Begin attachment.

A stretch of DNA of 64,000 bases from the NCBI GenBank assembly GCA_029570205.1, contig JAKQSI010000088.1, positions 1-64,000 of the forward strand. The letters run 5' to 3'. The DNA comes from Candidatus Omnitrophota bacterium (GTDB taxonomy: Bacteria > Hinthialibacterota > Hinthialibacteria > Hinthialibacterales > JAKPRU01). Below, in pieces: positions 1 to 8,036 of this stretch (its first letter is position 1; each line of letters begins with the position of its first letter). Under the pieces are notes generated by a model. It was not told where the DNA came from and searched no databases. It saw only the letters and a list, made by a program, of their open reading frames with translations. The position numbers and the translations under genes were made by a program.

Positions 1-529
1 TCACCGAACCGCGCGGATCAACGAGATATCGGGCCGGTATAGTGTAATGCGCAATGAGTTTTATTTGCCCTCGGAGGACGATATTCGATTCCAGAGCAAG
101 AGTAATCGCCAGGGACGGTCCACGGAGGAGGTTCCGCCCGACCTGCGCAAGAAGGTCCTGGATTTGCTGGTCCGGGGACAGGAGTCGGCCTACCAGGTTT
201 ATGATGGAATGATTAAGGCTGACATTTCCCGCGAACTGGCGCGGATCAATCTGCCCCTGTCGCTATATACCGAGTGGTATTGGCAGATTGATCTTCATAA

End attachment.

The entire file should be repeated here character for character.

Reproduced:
A stretch of DNA of 64,000 bases from the NCBI GenBank assembly GCA_029570205.1, contig JAKQSI010000088.1, positions 1-64,000 of the forward strand. The letters run 5' to 3'. The DNA comes from Candidatus Omnitrophota bacterium (GTDB taxonomy: Bacteria > Hinthialibacterota > Hinthialibacteria > Hinthialibacterales > JAKPRU01). Below, in pieces: positions 1 to 8,036 of this stretch (its first letter is position 1; each line of letters begins with the position of its first letter). Under the pieces are notes generated by a model. It was not told where the DNA came from and searched no databases. It saw only the letters and a list, made by a program, of their open reading frames with translations. The position numbers and the translations under genes were made by a program.

Positions 1-529
1 TCACCGAACCGCGCGGATCAACGAGATATCGGGCCGGTATAGTGTAATGCGCAATGAGTTTTATTTGCCCTCGGAGGACGATATTCGATTCCAGAGCAAG
101 AGTAATCGCCAGGGACGGTCCACGGAGGAGGTTCCGCCCGACCTGCGCAAGAAGGTCCTGGATTTGCTGGTCCGGGGACAGGAGTCGGCCTACCAGGTTT
201 ATGATGGAATGATTAAGGCTGACATTTCCCGCGAACTGGCGCGGATCAATCTGCCCCTGTCGCTATATACCGAGTGGTATTGGCAGATTGATCTTCATAA